Let's start another conspiracy....
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31 of 37 people found the following review helpful By Thoma on October 20, 2001
Format: Paperback
If you want to read so-called scholarship based purely on politics, then by all means embrace Bernal. If you want to become semi-famous (or infamous) in the academic world by publishing fiction, read Bernal- he's your man. Just pick a topic that is politically correct and watch people too scared to criticise you!
Or, read this book and learn true scholarship. Enough said.
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34 of 41 people found the following review helpful By Ted on September 18, 2001
Format: Paperback
It was trully fun to read this book versus Bernal's. You feel Bernal really stretching the truth, unlike here where the research is evidence-based. That is true science. Bernal is pure politics, embraced by a politically-motivated minority.
Enjoy.
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123 of 159 people found the following review helpful By A Customer on August 12, 1999
Format: Paperback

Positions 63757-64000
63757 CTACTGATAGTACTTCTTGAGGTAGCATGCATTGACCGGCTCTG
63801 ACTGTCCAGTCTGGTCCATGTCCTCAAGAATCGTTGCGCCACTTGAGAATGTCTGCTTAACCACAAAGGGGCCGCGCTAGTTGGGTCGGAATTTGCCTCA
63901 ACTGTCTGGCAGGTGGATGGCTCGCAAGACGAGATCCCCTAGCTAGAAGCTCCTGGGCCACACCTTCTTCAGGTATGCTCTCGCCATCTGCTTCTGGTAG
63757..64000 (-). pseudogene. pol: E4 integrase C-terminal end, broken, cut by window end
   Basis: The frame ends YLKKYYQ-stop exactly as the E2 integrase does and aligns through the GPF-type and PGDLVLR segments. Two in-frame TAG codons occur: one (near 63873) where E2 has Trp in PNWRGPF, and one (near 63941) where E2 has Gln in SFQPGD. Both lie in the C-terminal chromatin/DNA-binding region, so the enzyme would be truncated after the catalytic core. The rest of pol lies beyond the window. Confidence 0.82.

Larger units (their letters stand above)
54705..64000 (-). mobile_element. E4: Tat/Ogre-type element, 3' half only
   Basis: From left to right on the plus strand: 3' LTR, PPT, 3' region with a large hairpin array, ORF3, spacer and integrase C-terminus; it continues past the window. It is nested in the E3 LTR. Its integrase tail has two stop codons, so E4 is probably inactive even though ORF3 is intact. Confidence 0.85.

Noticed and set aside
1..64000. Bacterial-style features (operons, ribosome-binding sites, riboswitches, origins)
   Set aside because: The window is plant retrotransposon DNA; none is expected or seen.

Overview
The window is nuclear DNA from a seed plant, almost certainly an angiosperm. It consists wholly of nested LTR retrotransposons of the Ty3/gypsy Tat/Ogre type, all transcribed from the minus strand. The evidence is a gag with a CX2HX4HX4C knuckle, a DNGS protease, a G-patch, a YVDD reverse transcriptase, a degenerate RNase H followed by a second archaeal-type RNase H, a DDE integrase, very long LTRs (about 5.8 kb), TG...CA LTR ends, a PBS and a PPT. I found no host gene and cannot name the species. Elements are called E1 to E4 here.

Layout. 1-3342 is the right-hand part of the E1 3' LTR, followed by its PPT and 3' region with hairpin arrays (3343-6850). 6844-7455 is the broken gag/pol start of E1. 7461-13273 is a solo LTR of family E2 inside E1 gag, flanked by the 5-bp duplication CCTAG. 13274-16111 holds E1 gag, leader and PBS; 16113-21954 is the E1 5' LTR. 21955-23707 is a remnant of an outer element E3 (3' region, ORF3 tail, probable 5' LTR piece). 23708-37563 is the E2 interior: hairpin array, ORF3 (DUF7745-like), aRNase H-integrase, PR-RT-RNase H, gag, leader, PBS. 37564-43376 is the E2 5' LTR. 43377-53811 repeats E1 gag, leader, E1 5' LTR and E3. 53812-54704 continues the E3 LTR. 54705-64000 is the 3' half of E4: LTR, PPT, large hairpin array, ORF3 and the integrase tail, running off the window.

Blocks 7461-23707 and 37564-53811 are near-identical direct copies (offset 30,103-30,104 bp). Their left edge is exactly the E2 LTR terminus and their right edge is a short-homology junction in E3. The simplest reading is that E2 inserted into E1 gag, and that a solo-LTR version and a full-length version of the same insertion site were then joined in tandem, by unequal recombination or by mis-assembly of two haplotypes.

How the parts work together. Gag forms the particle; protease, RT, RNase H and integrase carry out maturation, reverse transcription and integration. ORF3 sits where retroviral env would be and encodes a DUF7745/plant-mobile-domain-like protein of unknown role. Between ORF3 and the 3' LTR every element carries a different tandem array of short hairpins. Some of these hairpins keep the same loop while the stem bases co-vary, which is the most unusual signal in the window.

This is an excellent, ideology-free, cant-free, and most of all, well researched and scholary collection of essays on the "Black Athena" thesis of Martin Bernal: that Classical Western civilization originating in the city-states of Ancient Greece had in turn its origins in Black Africa, on the assumption that ancient Egypt was a "black" nation. Unbiased readers should note that no one of the eminently qualified essayists in this book makes the absurd claim that Classical Greek civilization "developed all by itself" as some hostile reviewers on this page have maintained, or that it had no Egyptian or Middle Eastern influences (the latter was more significant in the opinion of many). The contributors do convincingly refute Bernal's assertion that Greek civilization took its principal elements and foundation from Egypt, regardless of whether that nation was "black" (it wasn't in terms of being sub-Saharan Negro). And to answer the one reviewer from Iowa, we know enough about the ancient Egyptian language to know that it wasn't related to any of the sub-Saharan Black African Niger-Kordofanian languages anymore than it was related to Greek. Rather, it was distantly related to languages such as Arabic, Hebrew, and the North African Berber languages: none of those are black African languages.